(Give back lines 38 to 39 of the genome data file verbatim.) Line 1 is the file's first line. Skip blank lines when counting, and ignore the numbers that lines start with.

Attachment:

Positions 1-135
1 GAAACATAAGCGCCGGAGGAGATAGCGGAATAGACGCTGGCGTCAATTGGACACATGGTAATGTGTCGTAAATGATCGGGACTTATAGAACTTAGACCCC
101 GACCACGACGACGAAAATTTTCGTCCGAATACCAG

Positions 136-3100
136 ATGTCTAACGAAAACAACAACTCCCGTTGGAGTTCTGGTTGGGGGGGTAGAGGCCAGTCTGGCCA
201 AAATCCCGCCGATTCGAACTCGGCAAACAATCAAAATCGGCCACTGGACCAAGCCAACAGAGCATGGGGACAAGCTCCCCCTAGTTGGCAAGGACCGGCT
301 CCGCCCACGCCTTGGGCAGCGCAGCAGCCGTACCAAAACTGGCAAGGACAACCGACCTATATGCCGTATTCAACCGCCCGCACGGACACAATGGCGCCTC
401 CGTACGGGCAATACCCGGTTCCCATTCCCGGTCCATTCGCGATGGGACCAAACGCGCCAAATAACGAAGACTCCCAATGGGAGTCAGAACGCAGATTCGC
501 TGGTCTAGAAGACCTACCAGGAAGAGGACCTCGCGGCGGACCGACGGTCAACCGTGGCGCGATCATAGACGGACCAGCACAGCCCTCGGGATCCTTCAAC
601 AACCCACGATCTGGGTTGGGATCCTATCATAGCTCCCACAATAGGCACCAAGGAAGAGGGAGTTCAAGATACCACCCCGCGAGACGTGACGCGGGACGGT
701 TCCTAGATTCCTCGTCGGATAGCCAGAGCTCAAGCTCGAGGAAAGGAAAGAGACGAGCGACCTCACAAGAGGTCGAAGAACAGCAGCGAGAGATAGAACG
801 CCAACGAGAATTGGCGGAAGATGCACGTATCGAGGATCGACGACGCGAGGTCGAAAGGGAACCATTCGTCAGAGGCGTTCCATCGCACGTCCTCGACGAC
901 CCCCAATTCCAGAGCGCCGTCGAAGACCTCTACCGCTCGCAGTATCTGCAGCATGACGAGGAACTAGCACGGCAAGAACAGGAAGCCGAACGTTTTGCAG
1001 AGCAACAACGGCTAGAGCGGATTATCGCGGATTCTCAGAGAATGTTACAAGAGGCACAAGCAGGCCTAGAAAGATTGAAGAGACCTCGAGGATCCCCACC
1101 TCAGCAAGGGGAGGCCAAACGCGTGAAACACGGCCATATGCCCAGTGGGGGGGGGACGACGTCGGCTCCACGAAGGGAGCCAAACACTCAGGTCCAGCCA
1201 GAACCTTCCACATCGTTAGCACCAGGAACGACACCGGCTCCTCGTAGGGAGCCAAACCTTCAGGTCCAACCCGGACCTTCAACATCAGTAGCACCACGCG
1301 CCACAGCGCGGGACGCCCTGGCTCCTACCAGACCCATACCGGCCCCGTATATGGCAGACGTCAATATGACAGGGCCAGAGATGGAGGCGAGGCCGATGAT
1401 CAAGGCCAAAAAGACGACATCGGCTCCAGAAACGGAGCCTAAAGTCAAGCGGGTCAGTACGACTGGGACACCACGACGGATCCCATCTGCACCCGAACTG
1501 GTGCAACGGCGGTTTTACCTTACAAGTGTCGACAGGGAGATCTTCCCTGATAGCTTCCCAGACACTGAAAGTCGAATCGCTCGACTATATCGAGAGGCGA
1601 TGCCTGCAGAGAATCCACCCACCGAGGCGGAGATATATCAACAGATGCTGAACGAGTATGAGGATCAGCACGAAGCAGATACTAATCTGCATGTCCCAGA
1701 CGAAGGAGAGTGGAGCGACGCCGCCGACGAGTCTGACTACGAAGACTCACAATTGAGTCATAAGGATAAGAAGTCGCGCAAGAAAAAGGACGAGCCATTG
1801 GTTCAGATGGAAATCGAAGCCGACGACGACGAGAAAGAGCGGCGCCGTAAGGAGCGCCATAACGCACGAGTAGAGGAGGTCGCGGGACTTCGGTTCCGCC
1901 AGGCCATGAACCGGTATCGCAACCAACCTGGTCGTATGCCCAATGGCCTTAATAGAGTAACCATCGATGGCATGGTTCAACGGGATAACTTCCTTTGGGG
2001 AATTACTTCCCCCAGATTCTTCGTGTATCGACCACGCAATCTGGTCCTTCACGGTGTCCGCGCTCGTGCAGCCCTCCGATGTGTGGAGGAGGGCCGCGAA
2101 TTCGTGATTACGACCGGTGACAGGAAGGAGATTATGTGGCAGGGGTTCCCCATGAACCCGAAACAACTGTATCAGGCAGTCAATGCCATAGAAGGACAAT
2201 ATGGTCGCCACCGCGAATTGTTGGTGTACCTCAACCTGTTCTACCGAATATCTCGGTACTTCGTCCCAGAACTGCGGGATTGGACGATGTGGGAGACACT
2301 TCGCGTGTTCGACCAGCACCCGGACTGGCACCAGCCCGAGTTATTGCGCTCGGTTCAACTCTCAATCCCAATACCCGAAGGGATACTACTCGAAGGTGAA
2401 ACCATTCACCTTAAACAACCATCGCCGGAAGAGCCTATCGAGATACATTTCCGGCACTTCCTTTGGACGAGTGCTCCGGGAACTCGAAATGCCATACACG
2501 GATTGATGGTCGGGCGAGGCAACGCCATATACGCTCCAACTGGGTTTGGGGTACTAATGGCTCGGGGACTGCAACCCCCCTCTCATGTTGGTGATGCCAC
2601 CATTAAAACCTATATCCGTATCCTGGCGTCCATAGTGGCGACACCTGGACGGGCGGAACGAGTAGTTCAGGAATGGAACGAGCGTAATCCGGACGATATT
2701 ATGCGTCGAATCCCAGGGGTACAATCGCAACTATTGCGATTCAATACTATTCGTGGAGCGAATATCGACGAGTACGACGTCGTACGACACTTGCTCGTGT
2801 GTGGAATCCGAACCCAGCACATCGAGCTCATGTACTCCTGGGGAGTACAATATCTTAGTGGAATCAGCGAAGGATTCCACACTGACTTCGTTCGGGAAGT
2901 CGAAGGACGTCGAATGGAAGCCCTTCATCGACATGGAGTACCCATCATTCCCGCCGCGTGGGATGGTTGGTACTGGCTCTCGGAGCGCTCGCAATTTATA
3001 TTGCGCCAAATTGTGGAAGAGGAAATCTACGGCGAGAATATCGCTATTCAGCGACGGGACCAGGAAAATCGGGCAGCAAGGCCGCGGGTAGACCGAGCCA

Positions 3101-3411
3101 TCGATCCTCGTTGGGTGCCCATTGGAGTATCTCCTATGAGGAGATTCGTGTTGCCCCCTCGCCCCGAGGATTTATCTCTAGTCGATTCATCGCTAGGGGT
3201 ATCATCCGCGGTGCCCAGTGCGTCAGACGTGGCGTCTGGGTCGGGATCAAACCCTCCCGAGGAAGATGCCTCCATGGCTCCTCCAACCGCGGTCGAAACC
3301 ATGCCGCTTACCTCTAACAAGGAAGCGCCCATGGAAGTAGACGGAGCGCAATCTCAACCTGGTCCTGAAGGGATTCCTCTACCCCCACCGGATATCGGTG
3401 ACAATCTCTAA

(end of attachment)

3301 ATGCCGCTTACCTCTAACAAGGAAGCGCCCATGGAAGTAGACGGAGCGCAATCTCAACCTGGTCCTGAAGGGATTCCTCTACCCCCACCGGATATCGGTG
3401 ACAATCTCTAA